The Roar: This week, it looked like it was getting away from you a bit when you fell 7-3 behind to Perth, how did the team stay focused and rebound to claim such an impressive win?

topguN: Yeah we were 7-3 down and won 16-9, so we only lost two rounds after that.

Again though, a lot of rounds we lost by one person. We lost a one versus three, we lost a one versus two, we just lost so many clutches and so many rounds we should have won.

So we had the advantage in those early rounds, we just let them slip away from us.


Even though, 7-3 is a rough scoreline – and if you let it slide further it definitely is – but we kinda knew it was because we were making mistakes and letting the round get away from us.

It was just a matter of calming ourselves down and locking down rounds the way we should be.

I was lucky to get a three-K and, from there, everyone just seemed to loosen and rounds just started to fall.

The Roar: You’ve got a super-important match coming up against Avant this weekend, what do you need to look out for against them?

topguN: They haven’t lost so far, they’ve won all their matches, same as Order. So, that’s a big test for us.

Saying that, I kind of expect to win. I even expected to win before. You never go in to a match thinking ‘oh, hopefully we win ten rounds and take a point’.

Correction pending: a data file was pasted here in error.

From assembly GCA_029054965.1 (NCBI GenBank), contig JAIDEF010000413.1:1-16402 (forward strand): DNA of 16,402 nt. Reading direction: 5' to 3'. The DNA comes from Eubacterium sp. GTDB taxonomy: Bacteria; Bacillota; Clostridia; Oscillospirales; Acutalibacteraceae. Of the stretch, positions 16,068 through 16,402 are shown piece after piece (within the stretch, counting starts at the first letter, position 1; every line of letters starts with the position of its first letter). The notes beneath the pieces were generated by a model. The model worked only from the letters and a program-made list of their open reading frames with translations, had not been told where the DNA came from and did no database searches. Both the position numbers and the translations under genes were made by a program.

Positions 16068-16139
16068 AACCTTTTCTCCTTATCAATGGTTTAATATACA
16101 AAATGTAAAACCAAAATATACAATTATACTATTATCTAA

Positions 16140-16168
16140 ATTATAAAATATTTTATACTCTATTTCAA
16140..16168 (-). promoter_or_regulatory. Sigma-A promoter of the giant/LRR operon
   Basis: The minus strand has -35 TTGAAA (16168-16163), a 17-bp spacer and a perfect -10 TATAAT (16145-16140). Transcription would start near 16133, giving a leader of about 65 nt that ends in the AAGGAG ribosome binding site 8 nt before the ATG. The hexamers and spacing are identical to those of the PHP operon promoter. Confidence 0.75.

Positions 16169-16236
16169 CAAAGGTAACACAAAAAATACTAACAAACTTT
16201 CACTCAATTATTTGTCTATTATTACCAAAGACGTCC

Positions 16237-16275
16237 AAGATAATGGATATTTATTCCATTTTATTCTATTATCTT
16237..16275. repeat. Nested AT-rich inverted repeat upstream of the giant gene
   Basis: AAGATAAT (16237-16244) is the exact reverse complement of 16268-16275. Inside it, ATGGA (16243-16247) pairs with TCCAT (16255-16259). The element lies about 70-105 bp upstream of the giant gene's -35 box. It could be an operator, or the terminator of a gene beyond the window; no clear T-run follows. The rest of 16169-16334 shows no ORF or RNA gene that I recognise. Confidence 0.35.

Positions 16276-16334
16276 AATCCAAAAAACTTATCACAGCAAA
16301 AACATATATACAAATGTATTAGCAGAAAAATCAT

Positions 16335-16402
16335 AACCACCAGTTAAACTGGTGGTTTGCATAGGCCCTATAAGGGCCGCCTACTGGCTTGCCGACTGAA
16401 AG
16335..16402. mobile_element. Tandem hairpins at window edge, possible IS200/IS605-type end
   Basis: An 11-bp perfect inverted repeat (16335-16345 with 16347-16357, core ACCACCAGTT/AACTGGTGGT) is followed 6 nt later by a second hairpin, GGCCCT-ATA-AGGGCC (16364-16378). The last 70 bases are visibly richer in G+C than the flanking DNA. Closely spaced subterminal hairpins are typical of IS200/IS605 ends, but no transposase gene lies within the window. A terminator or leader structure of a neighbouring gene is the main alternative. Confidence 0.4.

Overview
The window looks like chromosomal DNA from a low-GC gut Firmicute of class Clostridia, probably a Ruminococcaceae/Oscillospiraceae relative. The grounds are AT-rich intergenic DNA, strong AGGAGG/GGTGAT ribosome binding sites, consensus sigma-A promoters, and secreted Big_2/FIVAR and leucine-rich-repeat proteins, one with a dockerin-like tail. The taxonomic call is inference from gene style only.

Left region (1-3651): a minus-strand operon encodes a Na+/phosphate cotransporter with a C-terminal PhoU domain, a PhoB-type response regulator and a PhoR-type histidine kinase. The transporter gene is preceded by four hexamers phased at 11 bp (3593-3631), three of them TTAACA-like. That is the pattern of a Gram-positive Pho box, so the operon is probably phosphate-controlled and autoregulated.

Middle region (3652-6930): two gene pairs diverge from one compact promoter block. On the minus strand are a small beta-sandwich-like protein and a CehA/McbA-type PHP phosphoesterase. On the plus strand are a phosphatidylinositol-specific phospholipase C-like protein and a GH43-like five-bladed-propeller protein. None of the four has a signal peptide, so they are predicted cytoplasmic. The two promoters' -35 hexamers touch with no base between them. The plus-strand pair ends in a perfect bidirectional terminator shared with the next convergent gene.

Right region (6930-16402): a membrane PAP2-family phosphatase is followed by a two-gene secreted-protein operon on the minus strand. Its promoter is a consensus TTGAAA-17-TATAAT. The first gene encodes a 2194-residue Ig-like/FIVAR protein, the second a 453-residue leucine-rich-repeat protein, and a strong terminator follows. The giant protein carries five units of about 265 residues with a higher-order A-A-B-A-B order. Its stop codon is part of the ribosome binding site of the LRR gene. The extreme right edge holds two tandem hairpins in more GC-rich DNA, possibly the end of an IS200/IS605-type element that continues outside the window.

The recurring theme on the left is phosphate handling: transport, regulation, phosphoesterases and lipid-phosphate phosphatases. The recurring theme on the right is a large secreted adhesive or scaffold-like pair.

We go into every match expecting to win.

I don’t have many expectations from them. I don’t know what to think or what to feel about how their game plan is going to be, that’s not my task.


I don’t know what to expect from them, but I know what I expect from me and my boys. If we stick to our game plan, I’m sure we’ll come out with a ‘W’.

The Roar: Lastly, how far do you think the team can go this year?

topguN: The beautiful thing about Counter-Strike is anything can happen. I always have that mentality of ‘never give up, never surrender’.

It’s not just about a good performance, it’s about taking it all the way. It’s the will to win versus just wanting to win.

I believe we can take it all the way – that’s the gameplan.

I know we could lose the rest of our matches and miss the finals altogether, so it’s just a matter of doing what we love, doing what we know best and seeing how the rounds pan out for us.

As long we just keep winning, anything can happen.